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Categories of Skills and Abilities In Science Class

By — Pearson Allyn Bacon Prentice Hall
Updated on May 1, 2014

This outline identifies the types of skills that science students ought to be able to do better after having taken middle and senior high school science. We have listed five categories of skills: acquisitive, organizational, creative, manipulative, and communicative. No attempt is made to rank these categories in order of importance, or even to imply that any one category may be more important than any other. Within each of the categories, however, specific skills are listed in order of increasing difficulty. In general, those skills that require only the use of one’s own unaided senses are simpler than those that require use of instruments or higher orders of manual and mental dexterity.

  • Acquisitive: skills and abilities of gathering information
    1. Listening—being attentive, alert, questioning
    2. Observing—being accurate, alert, systematic
    3. Searching—locating sources, using several sources, being self-reliant, acquiring library skills and the ability to use computer search programs
    4. Inquiring—asking, interviewing, corresponding
    5. Investigating—formulating questions
    6. Gathering data—tabulating, organizing, classifying, recording
    7. Researching—locating a problem, learning background, setting up investigations, analyzing data, drawing conclusions
  • Organizational: skills and abilities of putting information in systematic order
    1. Recording—tabulating, charting, working systematically, recording completely
    2. Comparing—noticing how things are alike, looking for similarities, noticing identical features
    3. Contrasting—noticing how things differ, looking for dissimilarities, noticing unlike features
    4. Classifying—identifying groups and categories, deciding between alternatives
    5. Organizing—putting items in order, establishing a system, filing, labeling, arranging
    6. Outlining—employing major headings and subheadings, using sequential, logical organization
    7. Reviewing—identifying important items
    8. Evaluating—recognizing good and poor features, knowing how to improve grades
    9. Analyzing—seeing implications and relationships, picking out causes and effects, locating new problems
  • Creative: skills and abilities of developing new approaches and new ways of thinking
    1. Planning ahead—seeing possible results and probable modes of attack, setting up hypotheses
    2. Designing—identifying new problems
    3. Inventing—creating a method, device, or technique
    4. Synthesizing—putting familiar things together in a new arrangement, hybridizing, drawing together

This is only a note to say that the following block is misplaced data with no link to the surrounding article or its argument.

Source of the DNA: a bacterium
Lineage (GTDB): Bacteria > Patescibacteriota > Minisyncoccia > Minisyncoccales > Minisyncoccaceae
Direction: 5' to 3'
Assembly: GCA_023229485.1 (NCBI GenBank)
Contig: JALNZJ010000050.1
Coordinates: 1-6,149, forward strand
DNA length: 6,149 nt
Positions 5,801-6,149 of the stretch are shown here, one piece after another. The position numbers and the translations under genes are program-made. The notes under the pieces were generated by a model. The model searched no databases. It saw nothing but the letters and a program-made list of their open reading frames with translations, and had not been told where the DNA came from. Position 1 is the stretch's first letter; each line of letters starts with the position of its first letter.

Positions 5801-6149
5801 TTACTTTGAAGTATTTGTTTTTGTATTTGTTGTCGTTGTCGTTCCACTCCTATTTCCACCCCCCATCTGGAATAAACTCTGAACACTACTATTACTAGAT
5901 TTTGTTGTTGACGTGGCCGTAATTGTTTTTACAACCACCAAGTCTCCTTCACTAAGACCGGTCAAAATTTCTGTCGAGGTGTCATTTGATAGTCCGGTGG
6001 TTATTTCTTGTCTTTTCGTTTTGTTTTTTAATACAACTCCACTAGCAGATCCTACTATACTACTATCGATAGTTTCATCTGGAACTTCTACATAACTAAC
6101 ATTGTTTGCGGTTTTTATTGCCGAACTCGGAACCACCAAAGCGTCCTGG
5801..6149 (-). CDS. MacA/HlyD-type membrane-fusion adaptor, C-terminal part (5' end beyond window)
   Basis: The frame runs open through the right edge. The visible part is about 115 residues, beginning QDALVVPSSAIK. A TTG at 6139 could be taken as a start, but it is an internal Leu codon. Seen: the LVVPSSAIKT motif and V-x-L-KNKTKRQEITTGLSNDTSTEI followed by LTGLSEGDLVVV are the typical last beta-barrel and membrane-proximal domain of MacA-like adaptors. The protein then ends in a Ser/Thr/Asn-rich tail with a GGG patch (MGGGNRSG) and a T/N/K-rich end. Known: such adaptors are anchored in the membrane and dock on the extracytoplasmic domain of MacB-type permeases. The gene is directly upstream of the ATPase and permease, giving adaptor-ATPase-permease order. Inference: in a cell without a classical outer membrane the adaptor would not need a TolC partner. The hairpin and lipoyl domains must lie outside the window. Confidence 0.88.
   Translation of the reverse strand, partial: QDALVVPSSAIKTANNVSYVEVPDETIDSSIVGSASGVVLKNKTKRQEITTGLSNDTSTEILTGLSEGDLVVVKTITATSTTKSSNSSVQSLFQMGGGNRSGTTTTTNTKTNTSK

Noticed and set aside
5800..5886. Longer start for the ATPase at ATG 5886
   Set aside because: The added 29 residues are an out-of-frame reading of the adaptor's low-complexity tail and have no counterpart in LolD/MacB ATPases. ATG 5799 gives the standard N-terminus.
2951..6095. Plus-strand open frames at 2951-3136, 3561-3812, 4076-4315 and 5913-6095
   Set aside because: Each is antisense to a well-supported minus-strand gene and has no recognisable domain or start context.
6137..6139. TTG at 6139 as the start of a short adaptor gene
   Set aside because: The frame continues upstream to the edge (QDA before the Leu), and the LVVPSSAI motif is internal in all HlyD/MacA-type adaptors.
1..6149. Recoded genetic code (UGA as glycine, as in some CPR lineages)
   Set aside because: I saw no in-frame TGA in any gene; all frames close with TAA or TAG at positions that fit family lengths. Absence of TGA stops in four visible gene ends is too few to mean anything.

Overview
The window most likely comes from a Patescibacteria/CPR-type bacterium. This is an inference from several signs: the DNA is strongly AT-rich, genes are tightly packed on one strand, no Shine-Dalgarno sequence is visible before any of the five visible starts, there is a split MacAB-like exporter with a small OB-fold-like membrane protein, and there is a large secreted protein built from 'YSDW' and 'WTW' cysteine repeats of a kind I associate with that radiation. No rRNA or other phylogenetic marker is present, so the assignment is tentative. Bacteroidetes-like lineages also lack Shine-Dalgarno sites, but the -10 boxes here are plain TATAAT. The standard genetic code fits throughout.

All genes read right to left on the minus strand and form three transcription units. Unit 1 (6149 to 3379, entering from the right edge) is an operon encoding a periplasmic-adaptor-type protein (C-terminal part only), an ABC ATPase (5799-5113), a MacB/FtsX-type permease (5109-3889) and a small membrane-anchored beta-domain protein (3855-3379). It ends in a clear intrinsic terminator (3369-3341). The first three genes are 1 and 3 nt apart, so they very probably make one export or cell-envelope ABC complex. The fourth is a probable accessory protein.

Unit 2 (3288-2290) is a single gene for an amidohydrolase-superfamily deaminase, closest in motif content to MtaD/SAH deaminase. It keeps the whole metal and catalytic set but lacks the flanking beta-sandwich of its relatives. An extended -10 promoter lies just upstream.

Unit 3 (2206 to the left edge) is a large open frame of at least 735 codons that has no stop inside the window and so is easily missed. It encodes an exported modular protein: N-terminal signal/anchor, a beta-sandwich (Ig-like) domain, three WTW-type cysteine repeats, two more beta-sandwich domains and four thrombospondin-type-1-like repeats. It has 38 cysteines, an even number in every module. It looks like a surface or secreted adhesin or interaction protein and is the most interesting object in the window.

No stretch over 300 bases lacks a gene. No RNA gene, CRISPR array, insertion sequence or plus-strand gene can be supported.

• Manipulative: skills and abilities of handling materials and instruments
    1. Using an instrument—knowing the instrument’s parts, how it works, how to adjust it, its proper use for a given task, its limitations
    2. Caring for an instrument—knowing how to store it, using proper settings, keeping it clean, handling it properly, knowing its rate capacity, transporting it safely
    3. Demonstrating—setting up apparatus, describing parts and functions, illustrating scientific principles
    4. Experimenting—recognizing a question, planning a procedure, collecting data, recording data, analyzing data, drawing conclusions
    5. Constructing—making simple equipment for demonstrations and investigations
    6. Calibrating—learning the basic information about calibration, calibrating a thermometer, balance, timer, or other instrument
  • Communicative: skills and abilities of transferring information correctly from one experimenter to another
    1. Asking questions—learning to formulate good questions, to be selective in asking
    2. Discussing—learning to contribute ideas, listening to ideas of others, keeping on the topic, arriving at conclusions
    3. Explaning—describing to someone else clearly, clarifying major points, exhibiting patience, being willing to repeat
    4. Reporting—orally reporting to a class or teacher in capsule form the significant material on a science topic
    5. Writing—writing a report of an experiment or demonstration; describing the problem, method of attack, data collected, methods of analysis, conclusions drawn, and implications for further work
    6. Criticizing—constructively criticizing or evaluating a piece of work, a scientific procedure, or conclusion
    7. Graphing—putting in graphical form the results of a study or experiment, being able to interpret the graph for someone else
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